The impetus behind shifting left has always been to catch problems earlier, before they become painful and expensive to solve. In his article, The Shift Left Principle and DevOps IBM’s Rick Weaver explains how it’s supposed to work, and why it’s important to shift left: “The premise behind ‘Shift Left’ is that we move things that we typically do in later stages earlier. It is human nature, but many people tend to defer particularly tough issues. [...] Ultimately this leads to significant problems when we eventually try to address the issue. The graphic below illustrates what happens. It’s also an indicator that more agile approaches are needed.”
As the image below indicates, the Shift Left Principle is intended to shorten the time between the identification of an issue and its resolution.
Note that the chart does not explicitly refer to DevOps, but rather to Development Progress. So why is it that DevOps gets all the action when it comes to shifting left?
The Broken Developer Collaboration Process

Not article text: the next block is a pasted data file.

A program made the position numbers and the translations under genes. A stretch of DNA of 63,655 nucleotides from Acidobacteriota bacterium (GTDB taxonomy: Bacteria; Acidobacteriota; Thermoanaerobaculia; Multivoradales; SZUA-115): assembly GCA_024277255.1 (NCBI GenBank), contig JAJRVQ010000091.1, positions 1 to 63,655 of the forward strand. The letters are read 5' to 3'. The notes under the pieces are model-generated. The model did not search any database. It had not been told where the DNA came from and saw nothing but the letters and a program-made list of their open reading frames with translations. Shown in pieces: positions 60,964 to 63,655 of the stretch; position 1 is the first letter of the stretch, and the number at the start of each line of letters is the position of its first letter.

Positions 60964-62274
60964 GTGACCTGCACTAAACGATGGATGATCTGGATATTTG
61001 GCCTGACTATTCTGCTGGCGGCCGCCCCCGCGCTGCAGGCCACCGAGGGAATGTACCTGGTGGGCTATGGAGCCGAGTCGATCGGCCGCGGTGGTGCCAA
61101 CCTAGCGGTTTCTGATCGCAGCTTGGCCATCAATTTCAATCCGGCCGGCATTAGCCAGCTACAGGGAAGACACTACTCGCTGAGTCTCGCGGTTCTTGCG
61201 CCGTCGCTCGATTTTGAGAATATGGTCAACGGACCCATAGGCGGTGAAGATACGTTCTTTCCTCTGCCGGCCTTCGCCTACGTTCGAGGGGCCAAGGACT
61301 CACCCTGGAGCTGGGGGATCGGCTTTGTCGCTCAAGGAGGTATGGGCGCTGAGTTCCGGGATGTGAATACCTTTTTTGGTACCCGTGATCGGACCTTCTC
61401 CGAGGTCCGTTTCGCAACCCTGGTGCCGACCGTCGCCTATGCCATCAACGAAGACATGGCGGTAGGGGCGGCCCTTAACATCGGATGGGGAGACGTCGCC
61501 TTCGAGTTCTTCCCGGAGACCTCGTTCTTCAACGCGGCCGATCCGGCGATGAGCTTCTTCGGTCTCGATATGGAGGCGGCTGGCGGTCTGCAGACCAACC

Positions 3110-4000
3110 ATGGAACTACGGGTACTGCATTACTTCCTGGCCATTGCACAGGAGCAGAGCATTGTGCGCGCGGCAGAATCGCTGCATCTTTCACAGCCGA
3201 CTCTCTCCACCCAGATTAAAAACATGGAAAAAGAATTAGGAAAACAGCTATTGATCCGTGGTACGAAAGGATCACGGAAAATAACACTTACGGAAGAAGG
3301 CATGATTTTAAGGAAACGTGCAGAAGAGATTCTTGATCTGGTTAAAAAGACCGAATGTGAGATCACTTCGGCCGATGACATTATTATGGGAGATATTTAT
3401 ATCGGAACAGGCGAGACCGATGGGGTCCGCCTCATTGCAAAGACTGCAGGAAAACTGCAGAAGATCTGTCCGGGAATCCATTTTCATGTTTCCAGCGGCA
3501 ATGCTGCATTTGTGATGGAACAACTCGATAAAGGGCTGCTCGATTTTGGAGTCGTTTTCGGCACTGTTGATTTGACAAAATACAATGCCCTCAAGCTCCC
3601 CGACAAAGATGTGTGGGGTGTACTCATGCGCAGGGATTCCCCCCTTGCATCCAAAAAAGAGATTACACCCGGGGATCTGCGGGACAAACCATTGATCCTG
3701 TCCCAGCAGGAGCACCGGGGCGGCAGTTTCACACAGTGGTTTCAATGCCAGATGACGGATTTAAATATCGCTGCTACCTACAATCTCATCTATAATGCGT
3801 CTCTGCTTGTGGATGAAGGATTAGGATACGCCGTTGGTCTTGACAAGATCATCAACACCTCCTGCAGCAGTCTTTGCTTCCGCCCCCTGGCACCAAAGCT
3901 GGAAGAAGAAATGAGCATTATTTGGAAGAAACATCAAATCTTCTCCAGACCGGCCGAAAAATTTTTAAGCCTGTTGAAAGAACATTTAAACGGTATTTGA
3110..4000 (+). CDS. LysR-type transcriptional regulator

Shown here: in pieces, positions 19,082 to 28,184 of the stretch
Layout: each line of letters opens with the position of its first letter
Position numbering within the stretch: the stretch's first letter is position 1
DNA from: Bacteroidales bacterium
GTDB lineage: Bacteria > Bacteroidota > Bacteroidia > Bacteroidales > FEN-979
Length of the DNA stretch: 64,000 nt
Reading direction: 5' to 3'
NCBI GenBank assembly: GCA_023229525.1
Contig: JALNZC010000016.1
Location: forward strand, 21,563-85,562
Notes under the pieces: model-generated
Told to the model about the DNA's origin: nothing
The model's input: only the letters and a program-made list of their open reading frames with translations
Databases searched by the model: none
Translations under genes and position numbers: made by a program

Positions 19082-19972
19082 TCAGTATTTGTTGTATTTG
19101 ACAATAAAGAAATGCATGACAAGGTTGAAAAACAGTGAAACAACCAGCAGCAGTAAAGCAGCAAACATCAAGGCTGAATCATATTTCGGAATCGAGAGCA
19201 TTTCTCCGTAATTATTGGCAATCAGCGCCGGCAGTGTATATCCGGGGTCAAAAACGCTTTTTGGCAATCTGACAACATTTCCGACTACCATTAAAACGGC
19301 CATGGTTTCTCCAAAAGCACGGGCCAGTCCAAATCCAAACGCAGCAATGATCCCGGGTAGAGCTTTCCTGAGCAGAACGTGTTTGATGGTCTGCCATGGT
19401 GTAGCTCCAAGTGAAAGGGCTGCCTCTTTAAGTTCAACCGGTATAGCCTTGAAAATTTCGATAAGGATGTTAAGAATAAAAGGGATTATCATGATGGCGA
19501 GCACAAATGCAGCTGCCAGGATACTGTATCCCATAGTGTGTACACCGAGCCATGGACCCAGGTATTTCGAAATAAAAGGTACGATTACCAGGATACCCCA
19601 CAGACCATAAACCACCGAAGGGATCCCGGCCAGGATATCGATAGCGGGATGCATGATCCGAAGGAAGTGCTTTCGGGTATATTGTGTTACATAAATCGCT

The typical development workflow begins with assigning tickets or tasks to developers. The developer often spends enough time on any given assignment to get the feature built or the problem solved before declaring that it’s ready to be reviewed by pushing the code and creating a pull request or merge request. Often, that is the first time when feedback is provided in the form of a code review, which as often as not, means it happens too late. Assuming the developer had questions along the way, she would have typically asked someone in her office for input, or she could have copied and pasted the code in question into Slack or an email and explained what she was trying to figure out. These informal approaches do not move the process to the left. In the case of asking someone in the office (it’s very hard to imagine that happening today during the COVID-19 pandemic) there is no record of the exchange. In the case of copying and pasting into Slack, the process is so tedious (because you have to explain the context you just lost by moving away from your IDE) that it does not happen often. When it does, the exchange is then lost in a Slack stream never to be seen again, completely disconnected from the code itself, and represents a lost opportunity to meaningfully share knowledge with the team.
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